The trees of Almaty can thank Vladimir Lenin for the fresh-pressed look of their short white skirts. That's because the trees are regularly painted during subbotniki [субботники], a kind of communist community service day that derives its name from the Russian word for Saturday, subbota [суббота]. After the October Revolution, Bolsheviks in Moscow suggested that in their radical new state, citizens ought to regularly devote a Saturday to tidying their streets, and Lenin gave his wholehearted approval, showing up at the very first countrywide subbotnik to haul away old logs. Since then, trees in Almaty continue to be whitewashed every year around Lenin's birthday, in honor of the original do-gooder.
But why are the trees painted white in the first place? It's a landscaping feature that baffles many newcomers, who find their brown and green trees just fine as they are, thank you very much. There's a variety of reasons. The whitewash [побелка; pobelka], traditionally made of slaked lime or a combination of chalk, copper sulphate, and glue, is put up in the spring to protect the tree from the onslaught of seasonal insects and to guard against future hibernating bugs. The paint, apparently, provides a layer that discourages insect chomping, or the color, taste, and smell might keep them away. The second reason the stuff is splashed on the trees is to protect them from the harsh temperature variations of winter, when harsh sun can reflect off the snow and cause sunscald and freezing frost can attack the bark. Walking Almaty readers have also submitted a third reason: on poorly lit roads, the reflectivity of the white trunks improves visibility.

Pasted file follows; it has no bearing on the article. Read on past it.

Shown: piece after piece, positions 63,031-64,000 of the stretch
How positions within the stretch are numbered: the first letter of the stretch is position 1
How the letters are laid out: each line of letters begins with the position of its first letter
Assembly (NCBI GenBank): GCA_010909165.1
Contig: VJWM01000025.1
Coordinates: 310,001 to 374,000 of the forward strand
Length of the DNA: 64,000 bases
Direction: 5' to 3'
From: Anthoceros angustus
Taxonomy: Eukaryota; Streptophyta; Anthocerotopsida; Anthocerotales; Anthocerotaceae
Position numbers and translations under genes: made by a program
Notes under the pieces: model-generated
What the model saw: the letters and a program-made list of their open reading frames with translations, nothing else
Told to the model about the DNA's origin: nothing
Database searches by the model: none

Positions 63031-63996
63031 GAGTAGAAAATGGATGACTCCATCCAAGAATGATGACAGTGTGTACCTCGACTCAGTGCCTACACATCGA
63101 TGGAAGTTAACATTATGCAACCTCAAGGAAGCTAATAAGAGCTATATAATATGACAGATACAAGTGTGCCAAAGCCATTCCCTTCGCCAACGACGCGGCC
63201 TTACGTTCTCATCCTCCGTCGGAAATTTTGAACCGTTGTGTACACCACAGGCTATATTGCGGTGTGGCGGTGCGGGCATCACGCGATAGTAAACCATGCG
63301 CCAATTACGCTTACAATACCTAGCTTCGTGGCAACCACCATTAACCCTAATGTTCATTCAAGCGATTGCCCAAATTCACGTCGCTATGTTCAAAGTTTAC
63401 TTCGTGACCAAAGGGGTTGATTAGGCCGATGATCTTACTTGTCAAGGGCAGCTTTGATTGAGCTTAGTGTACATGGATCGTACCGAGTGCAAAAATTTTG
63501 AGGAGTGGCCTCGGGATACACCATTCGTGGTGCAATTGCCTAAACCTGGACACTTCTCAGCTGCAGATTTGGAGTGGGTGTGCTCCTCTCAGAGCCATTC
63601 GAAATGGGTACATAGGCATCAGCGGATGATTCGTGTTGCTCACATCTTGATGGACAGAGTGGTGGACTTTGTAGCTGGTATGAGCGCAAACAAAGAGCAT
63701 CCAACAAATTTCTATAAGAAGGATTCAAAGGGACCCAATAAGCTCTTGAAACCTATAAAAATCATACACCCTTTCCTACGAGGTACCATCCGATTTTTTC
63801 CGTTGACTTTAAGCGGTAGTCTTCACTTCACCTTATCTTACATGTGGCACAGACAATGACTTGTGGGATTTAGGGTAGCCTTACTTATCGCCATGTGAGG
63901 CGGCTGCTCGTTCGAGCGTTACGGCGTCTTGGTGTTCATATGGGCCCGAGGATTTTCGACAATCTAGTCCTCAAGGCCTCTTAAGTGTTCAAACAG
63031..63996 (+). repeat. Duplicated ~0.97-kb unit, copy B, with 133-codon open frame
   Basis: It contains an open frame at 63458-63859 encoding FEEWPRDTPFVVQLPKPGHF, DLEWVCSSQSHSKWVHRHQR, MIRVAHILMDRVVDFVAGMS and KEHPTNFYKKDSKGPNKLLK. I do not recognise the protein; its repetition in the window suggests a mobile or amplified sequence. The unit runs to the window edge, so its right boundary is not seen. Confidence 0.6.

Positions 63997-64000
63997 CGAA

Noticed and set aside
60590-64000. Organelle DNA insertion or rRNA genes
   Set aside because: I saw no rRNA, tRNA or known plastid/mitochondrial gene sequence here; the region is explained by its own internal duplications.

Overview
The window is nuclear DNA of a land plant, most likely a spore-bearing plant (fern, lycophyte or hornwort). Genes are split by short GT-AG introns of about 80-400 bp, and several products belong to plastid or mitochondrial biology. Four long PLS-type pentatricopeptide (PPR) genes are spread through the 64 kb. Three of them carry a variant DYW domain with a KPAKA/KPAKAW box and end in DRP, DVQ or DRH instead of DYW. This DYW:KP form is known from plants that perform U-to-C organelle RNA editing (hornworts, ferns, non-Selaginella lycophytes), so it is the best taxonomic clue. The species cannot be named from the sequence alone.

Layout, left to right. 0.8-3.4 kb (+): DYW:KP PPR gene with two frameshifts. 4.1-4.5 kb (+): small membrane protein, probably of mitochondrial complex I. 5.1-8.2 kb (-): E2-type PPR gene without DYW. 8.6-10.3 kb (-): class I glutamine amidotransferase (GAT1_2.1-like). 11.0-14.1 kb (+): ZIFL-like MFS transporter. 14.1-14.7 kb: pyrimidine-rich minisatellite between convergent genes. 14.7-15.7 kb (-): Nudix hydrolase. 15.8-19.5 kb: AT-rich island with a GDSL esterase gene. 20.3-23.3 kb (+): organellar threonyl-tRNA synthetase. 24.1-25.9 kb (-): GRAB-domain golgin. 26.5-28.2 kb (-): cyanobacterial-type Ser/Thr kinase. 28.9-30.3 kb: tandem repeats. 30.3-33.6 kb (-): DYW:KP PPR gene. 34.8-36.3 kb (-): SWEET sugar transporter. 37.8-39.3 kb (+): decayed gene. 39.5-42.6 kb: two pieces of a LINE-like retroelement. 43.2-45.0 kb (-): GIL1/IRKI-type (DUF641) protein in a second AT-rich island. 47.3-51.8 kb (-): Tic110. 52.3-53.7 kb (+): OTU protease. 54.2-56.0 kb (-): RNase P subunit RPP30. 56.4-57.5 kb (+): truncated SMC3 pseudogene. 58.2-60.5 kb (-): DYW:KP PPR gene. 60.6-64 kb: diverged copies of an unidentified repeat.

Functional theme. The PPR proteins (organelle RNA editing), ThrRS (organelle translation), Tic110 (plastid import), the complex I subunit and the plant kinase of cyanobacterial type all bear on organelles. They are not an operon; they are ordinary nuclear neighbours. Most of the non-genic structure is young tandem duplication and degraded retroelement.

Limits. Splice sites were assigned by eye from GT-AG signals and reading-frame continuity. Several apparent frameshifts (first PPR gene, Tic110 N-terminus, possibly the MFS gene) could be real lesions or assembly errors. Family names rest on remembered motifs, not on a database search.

If you look carefully, you'll see that trees don't just get whitewashed - they get green and bluewashed, too. These other colors are reserved for covering up pruning-wounds. Contemporary arboriculturists collectively argue against the practice, saying that though paint might seem a convenient band-aid, it actually prevents a tree from self-healing. Still, a lot of confusion remains, as one site pointed out: "A lot of people think that if they don't cover up a wound the tree will bleed to death; trees don't have blood." You don't say!